Q: How do you think people will react the first time they hear your American accent?
Watson: I don’t know. It will be interesting I think. I have no idea how people will respond. I’ll have to see if they’re able to deal with it or not.

Q: Your character is quite an inspiration for girls and having started acting very young, when did you become aware of that fact and if that affected you at all and how you handled it?
Watson: I have younger siblings, and not with Harry Potter but with other movies that they watched, they watch them over and over and over again to the point where they will say the dialogue with the character in the movie. I was watching my little sister do this. I was like “I wonder if kids do this with Harry Potter? I wonder if kids literally impersonate what I do?” And when I realized that, I was like “That’s interesting. This is a big deal.” (laughs) So yeah, I definitely had a moment where I realized that she was very fortunate.

Q: Can you talk a little bit about filming the epilogue?
Watson: Sure, that was definitely a challenge; there’s so many challenges in these last two. Pretending that I had kids and acting as if they were my children was the weirdest thing, that I had children. So weird. That was a struggle. I was like, “Am I doing this right? How do I…?” It was hard to know how to approach it, so I hope it looks good in the end. Prosthetics are horrible. I’m never… I’m going to avoid doing a movie with prosthetics, like my life depends on it. I’m glad I had like a taste of that experience, enough to know it’s miserable. (laughs) It was obvious for me.

Q: When Chris Columbus cast you guys, he got it so wonderfully right, and does it ever strike you as being such an unlikely and amazing thing?
Watson: It does, yeah. Someone said to me the other day, “What if one of you had gotten really fat?” or like “What if you had just not been good anymore?” or I dunno, and I was like, “Hm…” I never considered that possibility. We just always… I dunno. Anything could have happened, but we seem to have come through pretty well, I don’t know. We seem fine. So yeah, it does seem unlikely that being cast at age 9, we’d still be right for the roles now, ten years later, I think it’s remarkable, a pretty awesome piece of casting.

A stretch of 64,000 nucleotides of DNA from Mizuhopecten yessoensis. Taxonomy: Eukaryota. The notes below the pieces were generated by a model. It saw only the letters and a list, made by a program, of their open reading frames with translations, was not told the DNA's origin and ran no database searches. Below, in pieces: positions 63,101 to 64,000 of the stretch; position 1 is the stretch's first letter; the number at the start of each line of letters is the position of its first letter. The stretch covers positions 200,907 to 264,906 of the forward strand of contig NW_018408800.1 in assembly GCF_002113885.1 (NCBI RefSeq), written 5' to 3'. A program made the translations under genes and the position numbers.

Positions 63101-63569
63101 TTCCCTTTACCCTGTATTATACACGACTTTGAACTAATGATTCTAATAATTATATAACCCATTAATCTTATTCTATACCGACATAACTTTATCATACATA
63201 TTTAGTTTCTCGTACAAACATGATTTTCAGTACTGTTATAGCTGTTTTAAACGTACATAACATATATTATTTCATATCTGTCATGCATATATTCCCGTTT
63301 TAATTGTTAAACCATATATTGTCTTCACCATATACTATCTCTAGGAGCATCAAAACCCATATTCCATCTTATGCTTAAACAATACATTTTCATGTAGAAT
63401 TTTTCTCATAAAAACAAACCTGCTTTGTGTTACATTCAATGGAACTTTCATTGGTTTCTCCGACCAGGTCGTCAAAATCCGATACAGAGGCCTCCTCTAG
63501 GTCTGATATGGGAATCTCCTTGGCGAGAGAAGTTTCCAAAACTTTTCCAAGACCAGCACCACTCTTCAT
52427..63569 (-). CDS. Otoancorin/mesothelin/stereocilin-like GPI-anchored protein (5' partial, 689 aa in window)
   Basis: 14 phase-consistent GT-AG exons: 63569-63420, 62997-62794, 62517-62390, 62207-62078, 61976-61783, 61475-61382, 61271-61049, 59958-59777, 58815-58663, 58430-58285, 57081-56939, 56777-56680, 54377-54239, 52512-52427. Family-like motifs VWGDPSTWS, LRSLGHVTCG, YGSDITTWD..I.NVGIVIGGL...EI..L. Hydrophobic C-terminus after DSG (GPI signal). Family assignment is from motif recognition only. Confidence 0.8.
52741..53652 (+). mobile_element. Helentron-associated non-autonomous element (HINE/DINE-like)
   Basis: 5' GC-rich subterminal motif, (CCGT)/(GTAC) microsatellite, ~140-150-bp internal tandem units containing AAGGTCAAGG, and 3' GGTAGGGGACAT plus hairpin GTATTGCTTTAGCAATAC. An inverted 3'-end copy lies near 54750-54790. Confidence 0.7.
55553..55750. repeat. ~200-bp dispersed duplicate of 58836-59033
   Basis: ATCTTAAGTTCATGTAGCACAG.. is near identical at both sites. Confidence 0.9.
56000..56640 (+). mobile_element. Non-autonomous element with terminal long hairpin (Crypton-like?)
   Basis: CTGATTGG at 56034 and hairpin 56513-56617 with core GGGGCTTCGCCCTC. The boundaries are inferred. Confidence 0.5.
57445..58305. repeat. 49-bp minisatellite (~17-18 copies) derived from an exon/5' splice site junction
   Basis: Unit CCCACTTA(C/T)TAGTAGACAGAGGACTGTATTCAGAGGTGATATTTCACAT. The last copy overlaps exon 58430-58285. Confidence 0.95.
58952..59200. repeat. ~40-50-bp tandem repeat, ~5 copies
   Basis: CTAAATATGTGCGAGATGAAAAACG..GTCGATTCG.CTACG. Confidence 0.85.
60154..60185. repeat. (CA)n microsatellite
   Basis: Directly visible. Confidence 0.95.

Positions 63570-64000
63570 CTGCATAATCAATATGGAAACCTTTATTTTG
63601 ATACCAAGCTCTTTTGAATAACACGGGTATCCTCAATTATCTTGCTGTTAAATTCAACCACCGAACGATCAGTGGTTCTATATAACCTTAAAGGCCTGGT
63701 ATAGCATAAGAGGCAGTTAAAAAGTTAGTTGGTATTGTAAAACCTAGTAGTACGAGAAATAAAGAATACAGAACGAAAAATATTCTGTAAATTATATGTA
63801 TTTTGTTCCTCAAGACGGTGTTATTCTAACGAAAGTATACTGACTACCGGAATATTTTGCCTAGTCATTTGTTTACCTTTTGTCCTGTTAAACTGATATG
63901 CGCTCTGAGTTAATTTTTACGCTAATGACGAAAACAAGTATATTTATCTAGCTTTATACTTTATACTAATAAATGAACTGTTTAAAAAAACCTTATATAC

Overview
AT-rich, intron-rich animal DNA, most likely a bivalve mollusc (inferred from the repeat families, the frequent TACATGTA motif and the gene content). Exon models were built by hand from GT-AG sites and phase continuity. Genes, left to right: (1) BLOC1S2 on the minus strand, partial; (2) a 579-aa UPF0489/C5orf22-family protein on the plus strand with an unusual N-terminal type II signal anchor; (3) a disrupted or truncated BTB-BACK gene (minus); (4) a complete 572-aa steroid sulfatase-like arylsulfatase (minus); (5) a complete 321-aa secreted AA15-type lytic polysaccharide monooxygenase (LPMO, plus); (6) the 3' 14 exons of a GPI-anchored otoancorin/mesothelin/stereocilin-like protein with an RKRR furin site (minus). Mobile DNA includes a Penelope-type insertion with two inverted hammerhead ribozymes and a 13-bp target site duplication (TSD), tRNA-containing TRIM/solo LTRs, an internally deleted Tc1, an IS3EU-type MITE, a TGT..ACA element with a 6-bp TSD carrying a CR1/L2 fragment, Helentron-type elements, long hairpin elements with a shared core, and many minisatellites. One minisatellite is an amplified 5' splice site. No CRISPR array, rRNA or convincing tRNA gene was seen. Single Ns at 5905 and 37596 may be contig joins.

Q: Is there a specific experience or part of the series you filmed that will always stick with you as the best time you ever had and on the flip side, is there one that is the absolute worst?
Watson: Yes, I can tell you the worst right now. It was on movie #2, we get dropped by a dragon into the lake and I think it was January or February. The lake wasn’t heated, and because we had to get changed as part of the next scene, we couldn’t wear anything underneath. I was lucky. I had my bottom half with some thermals on, but I was like, “This must be a joke.” It was so cold. I think Rupert thought at one point that his heart had stopped beating. I hate being cold more than anything, so that was my most memorable day. I was like, “I can’t wait for this to be over!” We spent pretty much the whole of part 2 soaking wet, and Leavesden – I’m sure it’ll be beautifully redone when Warners invests all this money in it, but that day, it was not heated. Anyway, I’ll stop complaining. (laughs) My favorite, my best moment… you know what? The first movie, even though it was ten years ago and I was really young, I just remember the wide-eyed excitement and awe I just came into Leavesden everyday, just to be so excited about what I was going to see next. Every time I walked onto a new set or someone new did something new, it was all just so overwhelmingly exciting. It just went by like this (snaps fingers) doing that movie. I have some really fond silly memories from that.

Q: What are your thoughts on J.K. Rowling possibly revisiting Potter ten years down the road?
Watson: I have heard about this. I’m still trying to come to terms with putting this to bed, so being asked to try to think about whether I would consider doing another series is… I can’t think about it, I dunno. I never say never. I think maybe playing her for ten years is maybe enough, but never say never so, so I dunno.

Harry Potter and the Deathly Hallows – Part 1 opens everywhere on Friday, November 19. Look for more interviews as the week progresses.